By such a method it is possible to convert any sound to a light image, possibly on a computer screen or a light emission source. Depending on the tone, a sound will show itself as an image of an individual colour or combination of colours, in that a sound tone will result in a single or more filters being activated and where each filter is connected to colour displays. For example, if a filter is connected to a colour display that is blue, together with another filter colour display which is yellow and if the filters are activated in the ratio 1:1, the output on the display means will be green. It is thereby possible to achieve a infinitely variable, visual registration of a sound signal which can be used with sound shows, that are to be visualized, and in connection with deaf-handicapped who, by this process, can achieve an understanding and awareness of sound.
By using such a method according to the invention; it allows the possibility of mixing only two colours together with the individual chosen colour, which results in an unambiguous signal and reading/decoding of the sound. This is important especially in connection with the use of the invention by deaf-handicapped.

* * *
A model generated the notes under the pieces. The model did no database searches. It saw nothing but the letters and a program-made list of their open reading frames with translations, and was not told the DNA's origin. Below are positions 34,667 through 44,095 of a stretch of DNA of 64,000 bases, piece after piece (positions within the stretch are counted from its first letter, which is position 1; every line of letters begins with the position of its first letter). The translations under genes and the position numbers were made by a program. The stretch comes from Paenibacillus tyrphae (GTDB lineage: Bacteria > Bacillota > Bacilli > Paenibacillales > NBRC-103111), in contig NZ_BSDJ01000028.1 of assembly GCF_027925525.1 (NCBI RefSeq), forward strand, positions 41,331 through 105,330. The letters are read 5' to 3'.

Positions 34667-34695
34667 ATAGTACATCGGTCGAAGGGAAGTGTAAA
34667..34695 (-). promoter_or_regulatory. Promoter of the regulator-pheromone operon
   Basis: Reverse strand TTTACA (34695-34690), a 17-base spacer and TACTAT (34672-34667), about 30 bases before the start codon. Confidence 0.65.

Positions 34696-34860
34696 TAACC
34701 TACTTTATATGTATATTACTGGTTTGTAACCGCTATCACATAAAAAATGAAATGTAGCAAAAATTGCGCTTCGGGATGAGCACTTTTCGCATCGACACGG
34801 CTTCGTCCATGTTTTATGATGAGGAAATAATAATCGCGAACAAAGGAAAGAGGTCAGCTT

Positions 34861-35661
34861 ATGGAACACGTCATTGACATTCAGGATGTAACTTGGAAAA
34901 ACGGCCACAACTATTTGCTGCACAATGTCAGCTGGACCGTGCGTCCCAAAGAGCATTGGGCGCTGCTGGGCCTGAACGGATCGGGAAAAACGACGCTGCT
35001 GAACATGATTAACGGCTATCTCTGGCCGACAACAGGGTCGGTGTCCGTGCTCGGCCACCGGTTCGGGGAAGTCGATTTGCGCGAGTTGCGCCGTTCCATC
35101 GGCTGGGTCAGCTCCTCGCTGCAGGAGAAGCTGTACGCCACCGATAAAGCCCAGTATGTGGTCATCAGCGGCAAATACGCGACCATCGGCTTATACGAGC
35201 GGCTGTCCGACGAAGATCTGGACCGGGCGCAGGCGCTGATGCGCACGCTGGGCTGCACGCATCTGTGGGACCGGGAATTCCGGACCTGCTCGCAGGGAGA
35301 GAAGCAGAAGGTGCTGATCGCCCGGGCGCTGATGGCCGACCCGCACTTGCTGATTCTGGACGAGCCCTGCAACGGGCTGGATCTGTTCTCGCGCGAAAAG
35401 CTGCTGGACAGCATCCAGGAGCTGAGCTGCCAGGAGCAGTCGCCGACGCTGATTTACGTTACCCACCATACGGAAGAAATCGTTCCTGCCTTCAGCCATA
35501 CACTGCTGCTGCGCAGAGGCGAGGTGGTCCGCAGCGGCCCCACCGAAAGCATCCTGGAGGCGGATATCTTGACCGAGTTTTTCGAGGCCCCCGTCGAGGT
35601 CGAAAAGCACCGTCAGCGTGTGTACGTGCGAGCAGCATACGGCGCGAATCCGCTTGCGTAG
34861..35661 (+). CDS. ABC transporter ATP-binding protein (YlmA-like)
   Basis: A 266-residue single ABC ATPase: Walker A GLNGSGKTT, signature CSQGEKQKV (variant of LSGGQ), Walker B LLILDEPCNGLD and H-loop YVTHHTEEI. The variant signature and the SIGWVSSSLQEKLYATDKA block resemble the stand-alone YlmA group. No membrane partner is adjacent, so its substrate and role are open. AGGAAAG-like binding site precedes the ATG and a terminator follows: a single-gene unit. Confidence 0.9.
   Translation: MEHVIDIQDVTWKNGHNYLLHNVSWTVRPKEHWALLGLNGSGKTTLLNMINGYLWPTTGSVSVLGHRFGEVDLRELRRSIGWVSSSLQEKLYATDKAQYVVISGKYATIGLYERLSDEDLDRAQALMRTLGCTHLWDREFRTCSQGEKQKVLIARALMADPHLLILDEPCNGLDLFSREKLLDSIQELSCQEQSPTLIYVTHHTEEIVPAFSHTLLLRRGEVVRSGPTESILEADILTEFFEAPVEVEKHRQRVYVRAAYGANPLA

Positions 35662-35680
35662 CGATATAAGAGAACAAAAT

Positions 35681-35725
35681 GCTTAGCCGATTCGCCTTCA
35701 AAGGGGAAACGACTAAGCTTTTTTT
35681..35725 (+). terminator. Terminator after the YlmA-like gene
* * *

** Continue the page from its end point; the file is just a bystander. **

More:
By using a method according to the invention an appropriate processing of sound which is easy to visualize is achieved.
By using a method according to the invention an appropriate means of visualizing the whole audible sound spectrum is achieved.
All colours may be expressed either as a frequency (Hertz) or as wavelengths (nanometers). This applies similarly to the audible sound areas, where wavelengths are expressed i m, cm, or mm. The human ear can detect sound from approx 20 Hz to approx 20 kHz (wave-lengths from 20 m to 20 mm) corresponding to 10 octaves. The human eye can register wavelengths from approx 792 nm to 396 nm, corresponding to one doubling of the frequency or 1 audible octave. The optimal display is therefore devided in 10 sections.